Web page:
Wednesday, February 9, 2011

There's an App For That -- Confession?

In a very cleverly title story, Forgive me iPhone, For I Have Sinned, CBS news reporter, Ian Bush, looks at the new "app" to aid a penitent in the Sacrament of Confession. Bush points out that confession can be intimidating and that this new app will help Catholics "take the intimidation factor" out of confessing their sins to a priest.

Well, confession is not easy. That's certainly true. But, the fact that there is a level of guilt associated with saying one's sins out loud to a priest is part of the process. It builds character and reminds the penitent that there are consequences to committing sin -- one of them is recognizing that saying your faults out loud is humiliating. But, hopefully, it is also life changing as a result of receiving the grace that flows from Jesus Christ through the sacrament. The more frequently one attends confession, the less intimidating the act of confessing one's sins becomes. And, the more regularly one goes, the more comfortable one becomes with the process, as well.

The iPhone app is just another technological crutch for those who visit the sacrament infrequently. What it provides on the touch screen of the device is readily available in the walls of nearly all confessionals -- the procedure and prayers necessary to make a good confession from start to finish -- no app necessary.

Fr. Jerry Wild of Temple University's Newman Center offers, "We certainly live in a technological age, so the Church has to be aware of that and respond to that reality." There is truth to that statement, but when technology must accompany a person into the confessional to provide a sense of security, I think we need to address the problem of attachment to technology -- which, in itself, becomes the stuff of habitual sin.

I'm not sure the iPhone app is responding to a need, or creating a dependence.


Karen said...

Actually, when I looked at this app, I wish they had it for the Blackberry--just to help me organize myself through the examen, or helping me find things I don't normally consider. I confess regularly, so I can't envision myself pulling it out in the Confessional for assistance, but I could see maybe reviewing it while waiting in line before I go in.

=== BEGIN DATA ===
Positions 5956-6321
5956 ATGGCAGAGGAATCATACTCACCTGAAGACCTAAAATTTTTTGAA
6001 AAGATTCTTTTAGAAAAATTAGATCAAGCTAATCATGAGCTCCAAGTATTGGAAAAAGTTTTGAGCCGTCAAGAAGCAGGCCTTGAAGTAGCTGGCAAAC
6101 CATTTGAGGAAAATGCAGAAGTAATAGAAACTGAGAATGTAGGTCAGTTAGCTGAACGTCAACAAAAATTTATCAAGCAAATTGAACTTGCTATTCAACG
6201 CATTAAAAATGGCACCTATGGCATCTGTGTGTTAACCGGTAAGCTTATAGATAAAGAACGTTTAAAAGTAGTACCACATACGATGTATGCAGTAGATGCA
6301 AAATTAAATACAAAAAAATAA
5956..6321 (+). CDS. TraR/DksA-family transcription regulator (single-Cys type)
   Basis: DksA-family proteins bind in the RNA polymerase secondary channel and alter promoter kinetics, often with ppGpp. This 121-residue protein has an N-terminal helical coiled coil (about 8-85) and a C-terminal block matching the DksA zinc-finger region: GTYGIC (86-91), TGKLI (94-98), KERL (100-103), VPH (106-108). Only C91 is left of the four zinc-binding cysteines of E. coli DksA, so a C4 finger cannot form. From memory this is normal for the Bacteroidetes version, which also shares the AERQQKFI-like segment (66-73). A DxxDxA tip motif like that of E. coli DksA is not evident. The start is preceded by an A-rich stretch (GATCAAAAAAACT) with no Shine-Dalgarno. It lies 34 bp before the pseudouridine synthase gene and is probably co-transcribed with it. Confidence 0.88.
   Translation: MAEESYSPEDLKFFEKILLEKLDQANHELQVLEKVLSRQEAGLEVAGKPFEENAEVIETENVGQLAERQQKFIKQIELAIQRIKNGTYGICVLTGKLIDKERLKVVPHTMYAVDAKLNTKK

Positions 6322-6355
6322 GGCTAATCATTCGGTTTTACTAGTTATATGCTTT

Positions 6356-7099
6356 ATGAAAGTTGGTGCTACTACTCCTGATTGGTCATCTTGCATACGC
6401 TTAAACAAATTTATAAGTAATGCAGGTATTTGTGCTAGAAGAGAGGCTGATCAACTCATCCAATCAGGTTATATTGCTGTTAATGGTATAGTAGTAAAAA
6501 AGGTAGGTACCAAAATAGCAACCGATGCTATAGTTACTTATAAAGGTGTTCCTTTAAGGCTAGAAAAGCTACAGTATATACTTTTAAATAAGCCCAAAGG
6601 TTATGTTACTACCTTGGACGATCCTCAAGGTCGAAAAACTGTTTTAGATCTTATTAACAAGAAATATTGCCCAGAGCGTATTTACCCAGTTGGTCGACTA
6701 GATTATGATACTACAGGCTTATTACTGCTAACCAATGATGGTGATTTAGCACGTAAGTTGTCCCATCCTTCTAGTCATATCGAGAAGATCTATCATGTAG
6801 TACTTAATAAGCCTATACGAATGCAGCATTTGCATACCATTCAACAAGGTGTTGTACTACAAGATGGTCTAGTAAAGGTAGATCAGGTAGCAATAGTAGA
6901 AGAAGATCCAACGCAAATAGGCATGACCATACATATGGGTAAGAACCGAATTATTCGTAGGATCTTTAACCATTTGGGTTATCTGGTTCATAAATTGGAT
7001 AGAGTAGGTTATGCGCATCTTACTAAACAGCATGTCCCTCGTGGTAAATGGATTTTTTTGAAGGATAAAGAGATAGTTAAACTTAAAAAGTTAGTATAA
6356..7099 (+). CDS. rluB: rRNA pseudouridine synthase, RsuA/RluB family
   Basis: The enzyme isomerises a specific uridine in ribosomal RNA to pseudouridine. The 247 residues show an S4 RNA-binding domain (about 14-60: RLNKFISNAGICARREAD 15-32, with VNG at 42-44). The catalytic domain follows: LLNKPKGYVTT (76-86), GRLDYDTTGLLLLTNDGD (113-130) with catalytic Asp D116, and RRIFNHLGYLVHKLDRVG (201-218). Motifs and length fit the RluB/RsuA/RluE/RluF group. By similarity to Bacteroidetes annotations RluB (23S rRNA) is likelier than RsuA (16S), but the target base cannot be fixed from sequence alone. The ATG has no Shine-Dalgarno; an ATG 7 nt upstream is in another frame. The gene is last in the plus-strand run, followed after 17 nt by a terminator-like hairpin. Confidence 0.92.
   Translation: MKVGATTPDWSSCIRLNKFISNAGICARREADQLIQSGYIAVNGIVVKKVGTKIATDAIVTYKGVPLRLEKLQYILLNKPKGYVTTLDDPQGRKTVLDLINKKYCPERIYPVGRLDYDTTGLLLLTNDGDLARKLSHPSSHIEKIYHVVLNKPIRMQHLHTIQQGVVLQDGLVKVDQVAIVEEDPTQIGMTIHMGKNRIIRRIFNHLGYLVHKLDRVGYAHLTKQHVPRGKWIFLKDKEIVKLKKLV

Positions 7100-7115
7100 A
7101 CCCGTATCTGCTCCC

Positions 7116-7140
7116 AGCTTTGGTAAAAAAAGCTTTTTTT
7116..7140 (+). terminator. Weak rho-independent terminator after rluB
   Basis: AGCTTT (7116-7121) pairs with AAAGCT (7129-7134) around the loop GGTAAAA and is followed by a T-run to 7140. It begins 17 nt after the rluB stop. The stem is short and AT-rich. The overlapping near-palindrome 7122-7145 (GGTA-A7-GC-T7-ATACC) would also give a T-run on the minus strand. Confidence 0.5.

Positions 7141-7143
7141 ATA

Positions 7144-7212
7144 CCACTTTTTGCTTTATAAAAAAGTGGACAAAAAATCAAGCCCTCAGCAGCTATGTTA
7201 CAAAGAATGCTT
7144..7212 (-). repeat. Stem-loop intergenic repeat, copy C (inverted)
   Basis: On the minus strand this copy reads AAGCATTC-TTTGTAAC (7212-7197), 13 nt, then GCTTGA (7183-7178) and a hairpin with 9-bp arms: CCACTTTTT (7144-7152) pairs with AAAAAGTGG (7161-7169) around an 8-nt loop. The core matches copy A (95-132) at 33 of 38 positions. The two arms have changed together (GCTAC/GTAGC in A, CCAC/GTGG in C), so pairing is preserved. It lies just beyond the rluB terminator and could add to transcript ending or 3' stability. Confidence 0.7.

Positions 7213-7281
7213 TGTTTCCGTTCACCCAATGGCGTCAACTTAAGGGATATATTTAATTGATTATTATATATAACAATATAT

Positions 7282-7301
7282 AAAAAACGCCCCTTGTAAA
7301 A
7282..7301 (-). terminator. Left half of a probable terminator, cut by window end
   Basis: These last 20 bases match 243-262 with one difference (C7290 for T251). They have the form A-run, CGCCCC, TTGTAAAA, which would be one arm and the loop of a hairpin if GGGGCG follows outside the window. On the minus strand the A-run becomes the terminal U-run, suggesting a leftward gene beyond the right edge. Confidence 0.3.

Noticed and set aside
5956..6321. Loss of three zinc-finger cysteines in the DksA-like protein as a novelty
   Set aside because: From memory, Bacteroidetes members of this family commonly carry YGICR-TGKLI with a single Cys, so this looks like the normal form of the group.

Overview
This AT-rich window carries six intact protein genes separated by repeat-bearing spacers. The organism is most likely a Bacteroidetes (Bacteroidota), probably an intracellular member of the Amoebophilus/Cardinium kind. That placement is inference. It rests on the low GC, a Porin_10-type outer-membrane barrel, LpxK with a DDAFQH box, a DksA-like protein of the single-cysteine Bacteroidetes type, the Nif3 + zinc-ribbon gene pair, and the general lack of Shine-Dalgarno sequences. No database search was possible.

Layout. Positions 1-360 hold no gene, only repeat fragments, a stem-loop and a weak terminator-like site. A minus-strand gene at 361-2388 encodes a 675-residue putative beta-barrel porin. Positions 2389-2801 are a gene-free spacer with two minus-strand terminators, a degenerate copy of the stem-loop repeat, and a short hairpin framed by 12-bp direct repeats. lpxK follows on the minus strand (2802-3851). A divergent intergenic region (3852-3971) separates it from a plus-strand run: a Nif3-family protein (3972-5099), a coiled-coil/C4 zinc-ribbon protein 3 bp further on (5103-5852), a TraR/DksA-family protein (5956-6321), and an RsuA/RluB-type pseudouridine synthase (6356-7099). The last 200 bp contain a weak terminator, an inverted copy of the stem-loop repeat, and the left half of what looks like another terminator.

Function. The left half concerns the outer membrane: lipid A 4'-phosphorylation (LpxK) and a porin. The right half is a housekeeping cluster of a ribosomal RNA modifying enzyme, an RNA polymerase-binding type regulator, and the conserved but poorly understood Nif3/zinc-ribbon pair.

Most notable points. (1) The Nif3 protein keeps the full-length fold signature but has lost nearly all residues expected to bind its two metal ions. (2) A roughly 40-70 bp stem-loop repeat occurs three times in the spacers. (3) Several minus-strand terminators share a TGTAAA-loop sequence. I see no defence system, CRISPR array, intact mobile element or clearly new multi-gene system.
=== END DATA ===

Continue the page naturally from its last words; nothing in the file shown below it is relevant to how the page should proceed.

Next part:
If it helps someone who hasn't been to the sacrament get back there, then I see it as a good thing, and with time they might not need their techno crutch.

Not perfect by any means, but not terrible either.

Kathy said...


Thanks for the comments. I'm intrigued by the whole thing, and not entirely convinced that this is the best use of media. Although, there is always the similar argument that "bad liturgy sometimes helps to bring people back/into the Church" -- I'm not sure I'm entirely convinced of that either. :o)

Allison said...

I take my prayer book or "pink slip" in with me. If there's an "ap" to do this job, why not? Let's get people back to Confession and let Our Lord do the rest. What I find more troubling is that people think the "ap" is Confession in some cases....

Kathy said...

Hi Allison,

There was a pretty good discussion on my FB account about this, too. I think that there is potential for this to go both ways -- lots of pros and cons. There was a statement shared by the USCCB about this. And the Church in her wisdom stopped the rhetoric right in its tracks. I'll post it later.

Peony Moss said...

I'm with Allison. This app is no different from a prayer book or tract or printed flyer.

Presenting this information as an app makes it so easy to find, so easy to get: a whisper of the Spirit, a click of the mouse, and there it is on your very own gizmo, to be perused and pondered.

Not everybody knows that the Act of Contrition is often on the inside of the Confessional. (Not every Confessional has this.) Not everybody has tracts in the back of the church, or knows where their friendly neighborhood Catholic bookstore is (or HAS a friendly neighborhood Catholic bookstore.) Confessing sins is difficult enough; tracts, flyers, and apps like this help nervous penitents over the difficulty of "what do I say?? when do I say it?? am I doing it right??"

Yesterday Jennifer and Greg Willits were talking about the app on their radio show; they've seen the app and, IIRC, mentioned that the examination of conscience is very thorough.

They also mentioned that on launch day the app was one of that day's best sellers, outselling, among others, Martha Stewart's cookie app -- and that the app was getting positive press in surprising places. The app will make it easy for curious non-Catholics to learn more about this Sacrament as well.

Davin Winger said...

Well at least the app made some press and got people talking about Confession and what it it all about.

As far as being worried about technology entering the confessional, isn't a tract or a book a form of technology? They are just a form that we are comfortable with.